George W. Bush photo

Letter on the "National Strategy for Homeland Security"

July 16, 2002

My fellow Americans:

Since September 11, 2001, our Nation has taken great strides to improve homeland security. Citizens, industry, and government leaders from across the political spectrum have cooperated to a degree rarely seen in American history. Congress has passed important laws that have strengthened the ability of our law enforcement agencies to investigate and prosecute terrorists and those who support them. We have formed a global coalition that has defeated terrorists and their supporters in Afghanistan and other parts of the world. More than 60,000 American troops are deployed around the world in the war on terrorism. We have strengthened our aviation security and tightened our borders. We have stockpiled medicines to defend against bioterrorism and improved our ability to combat weapons of mass destruction. We have improved information sharing among our intelligence agencies, and we have taken important steps to protect our critical infrastructure.

We are today a Nation at risk to a new and changing threat. The terrorist threat to America takes many forms, has many places to hide, and is often invisible. Yet the need for homeland security is not tied solely to today's terrorist threat. The need for homeland security is tied to our enduring vulnerability. Terrorists wish to attack us and exploit our vulnerabilities because of the freedoms we hold dear.

The U.S. government has no more important mission than protecting the homeland from future terrorist attacks. Yet the country has never had a comprehensive and shared vision of how best to achieve this goal. On October 8, I established the Office of Homeland Security within the White House and, as its first responsibility, directed it to produce the first National Strategy for Homeland Security.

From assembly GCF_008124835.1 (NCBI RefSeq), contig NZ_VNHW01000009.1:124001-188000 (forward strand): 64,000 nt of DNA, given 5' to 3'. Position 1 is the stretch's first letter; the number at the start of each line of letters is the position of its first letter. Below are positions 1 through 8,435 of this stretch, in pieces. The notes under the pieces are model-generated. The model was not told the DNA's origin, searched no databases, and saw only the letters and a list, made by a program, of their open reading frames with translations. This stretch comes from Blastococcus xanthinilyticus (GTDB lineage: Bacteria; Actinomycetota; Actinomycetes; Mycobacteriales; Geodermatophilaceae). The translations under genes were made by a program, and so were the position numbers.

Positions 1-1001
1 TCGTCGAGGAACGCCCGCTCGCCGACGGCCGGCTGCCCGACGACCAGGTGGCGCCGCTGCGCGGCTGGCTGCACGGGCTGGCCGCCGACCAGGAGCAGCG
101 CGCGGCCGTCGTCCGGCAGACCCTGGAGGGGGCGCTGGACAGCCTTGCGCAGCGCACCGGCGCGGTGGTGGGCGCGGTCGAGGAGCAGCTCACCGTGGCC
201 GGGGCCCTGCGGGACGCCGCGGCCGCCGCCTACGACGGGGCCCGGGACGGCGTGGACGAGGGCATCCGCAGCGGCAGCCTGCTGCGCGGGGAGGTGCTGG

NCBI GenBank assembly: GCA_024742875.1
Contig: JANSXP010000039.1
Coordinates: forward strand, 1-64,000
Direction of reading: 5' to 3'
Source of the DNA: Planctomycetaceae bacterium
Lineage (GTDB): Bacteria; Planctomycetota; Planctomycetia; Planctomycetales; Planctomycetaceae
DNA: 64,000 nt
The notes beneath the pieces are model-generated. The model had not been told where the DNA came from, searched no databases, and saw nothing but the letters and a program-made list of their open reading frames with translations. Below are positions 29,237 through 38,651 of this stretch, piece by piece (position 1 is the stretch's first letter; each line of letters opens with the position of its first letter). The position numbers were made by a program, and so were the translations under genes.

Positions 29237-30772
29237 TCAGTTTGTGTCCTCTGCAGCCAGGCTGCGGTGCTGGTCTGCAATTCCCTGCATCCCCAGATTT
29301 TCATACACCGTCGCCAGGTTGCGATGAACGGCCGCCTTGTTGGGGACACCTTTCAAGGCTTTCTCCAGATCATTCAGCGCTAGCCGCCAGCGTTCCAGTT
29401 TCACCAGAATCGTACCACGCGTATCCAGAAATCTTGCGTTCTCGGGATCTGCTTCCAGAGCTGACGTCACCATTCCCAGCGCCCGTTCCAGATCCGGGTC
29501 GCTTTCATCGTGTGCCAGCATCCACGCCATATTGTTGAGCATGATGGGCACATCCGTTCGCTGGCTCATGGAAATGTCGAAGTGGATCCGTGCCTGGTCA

The National Strategy for Homeland Security is the product of more than eight months of intense consultation across the United States. My Administration has talked to literally thousands of people—governors and mayors, state legislators and Members of Congress, concerned citizens and foreign leaders, professors and soldiers, firefighters and police officers, doctors and scientists, airline pilots and farmers, business leaders and civic activists, journalists and veterans, and the victims and their families. We have listened carefully. This is a national strategy, not a federal strategy.

We must rally our entire society to overcome a new and very complex challenge. Homeland security is a shared responsibility. In addition to a national strategy, we need compatible, mutually supporting state, local, and private-sector strategies. Individual volunteers must channel their energy and commitment in support of the national and local strategies. My intent in publishing the National Strategy for Homeland Security is to help Americans achieve a shared cooperation in the area of homeland security for years to come. The Strategy seeks to do so by answering four basic questions:

  • What is "homeland security" and what missions does it entail?
  • What do we seek to accomplish, and what are the most important goals of homeland security?
  • What is the federal executive branch doing now to accomplish these goals and what should it do in the future?
  • What should non-federal governments, the private sector, and citizens do to help secure the homeland?

The National Strategy for Homeland Security is a beginning. It calls for bold and necessary steps. It creates a comprehensive plan for using America's talents and resources to enhance our protection and reduce our vulnerability to terrorist attacks. We have produced a comprehensive national strategy that is based on the principles of cooperation and partnership. As a result of this Strategy, firefighters will be better equipped to fight fires, police officers better armed to fight crime, businesses better able to protect their data and information systems, and scientists better able to fight Mother Nature's deadliest diseases. We will not achieve these goals overnight... but we will achieve them.

Our enemy is smart and resolute. We are smarter and more resolute. We will prevail against all who believe they can stand in the way of America's commitment to freedom, liberty, and our way of life.


The White House, July 16, 2002

NOTE: The letter was published in the "National Strategy for Homeland Security."

George W. Bush, Letter on the "National Strategy for Homeland Security" Online by Gerhard Peters and John T. Woolley, The American Presidency Project

Filed Under


Simple Search of Our Archives